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Thursday, October 28, 2004

Why Open Source Software / Free Software (OSS/FS)? Look at the Numbers!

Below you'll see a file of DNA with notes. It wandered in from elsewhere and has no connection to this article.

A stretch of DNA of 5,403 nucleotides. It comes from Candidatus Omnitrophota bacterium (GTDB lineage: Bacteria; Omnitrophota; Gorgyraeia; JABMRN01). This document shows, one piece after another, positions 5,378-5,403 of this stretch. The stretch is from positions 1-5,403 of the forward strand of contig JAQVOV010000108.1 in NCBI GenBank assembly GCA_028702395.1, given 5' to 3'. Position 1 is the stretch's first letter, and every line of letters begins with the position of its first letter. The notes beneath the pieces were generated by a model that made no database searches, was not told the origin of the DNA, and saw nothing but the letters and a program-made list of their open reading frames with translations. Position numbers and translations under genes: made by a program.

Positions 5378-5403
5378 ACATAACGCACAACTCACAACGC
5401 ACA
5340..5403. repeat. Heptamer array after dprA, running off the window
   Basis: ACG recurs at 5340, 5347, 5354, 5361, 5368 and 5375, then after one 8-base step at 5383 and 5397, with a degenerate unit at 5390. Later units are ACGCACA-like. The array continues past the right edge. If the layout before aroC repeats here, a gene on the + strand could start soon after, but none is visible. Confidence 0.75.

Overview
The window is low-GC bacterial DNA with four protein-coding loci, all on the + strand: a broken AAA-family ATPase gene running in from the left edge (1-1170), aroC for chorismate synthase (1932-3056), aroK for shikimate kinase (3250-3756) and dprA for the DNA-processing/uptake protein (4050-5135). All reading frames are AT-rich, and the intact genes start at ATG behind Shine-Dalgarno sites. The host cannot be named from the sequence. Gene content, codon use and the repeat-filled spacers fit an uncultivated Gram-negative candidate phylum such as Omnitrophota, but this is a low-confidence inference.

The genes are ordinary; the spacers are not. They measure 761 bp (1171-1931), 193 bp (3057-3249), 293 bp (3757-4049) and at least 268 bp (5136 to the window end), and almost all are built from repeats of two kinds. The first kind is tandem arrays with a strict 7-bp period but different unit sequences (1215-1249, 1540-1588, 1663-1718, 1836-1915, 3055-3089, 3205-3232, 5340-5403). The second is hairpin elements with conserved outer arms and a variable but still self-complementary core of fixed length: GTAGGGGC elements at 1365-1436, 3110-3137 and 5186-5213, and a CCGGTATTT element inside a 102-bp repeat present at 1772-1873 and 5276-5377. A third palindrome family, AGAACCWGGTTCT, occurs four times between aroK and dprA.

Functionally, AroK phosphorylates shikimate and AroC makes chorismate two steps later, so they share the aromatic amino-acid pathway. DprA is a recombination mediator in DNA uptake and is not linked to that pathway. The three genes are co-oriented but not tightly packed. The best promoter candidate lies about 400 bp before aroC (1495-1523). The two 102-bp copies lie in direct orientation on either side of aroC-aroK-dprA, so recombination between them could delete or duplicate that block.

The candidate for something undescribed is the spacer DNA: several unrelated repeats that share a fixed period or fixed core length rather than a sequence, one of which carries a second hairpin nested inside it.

David A. Wheeler, the well known expert on systems programming, security and author of several technical books publishes a blog as well. David has come with a massive paper on opensource/freesource software covering market share, reliability, performance, scalability, security, total cost of ownership and a well written background note on the origins, development and adaptation of the open source movement. This is a well researched and well wriiten paper that all open source enthusiasts and IT service professionals must read. The conclusions that David arrives at about using opensource is indeed insightful -it reads, " OSS/FS has significant market share in many markets, is often the most reliable software, and in many cases has the best performance. OSS/FS scales, both in problem size and project size. OSS/FS software often has far better security, perhaps due to the possibility of worldwide review. Total cost of ownership for OSS/FS is often far less than proprietary software, especially as the number of platforms increases. These statements are not merely opinions; these effects can be shown quantitatively, using a wide variety of measures. This doesn’t even consider other issues that are hard to measure, such as freedom from control by a single source, freedom from licensing management (with its accompanying risk of audit and litigation), Organizations can transition to OSS/FS in part or in stages, which for many is a far more practical transition approach.Realizing these potential OSS/FS benefits may require approaching problems in a different way. This might include using thin clients, deploying a solution by adding a feature to an OSS/FS product, and understanding the differences between the proprietary and OSS/FS models. Acquisition processes may need to change to include specifically identifying OSS/FS alternatives, since simply putting out a “request for proposal” may not yield all the viable candidates. OSS/FS products are not the best technical choice in all cases, of course; even organizations which strongly prefer OSS/FS generally have some sort of waiver process for proprietary programs. However, it’s clear that considering OSS/FS alternatives can be beneficial".
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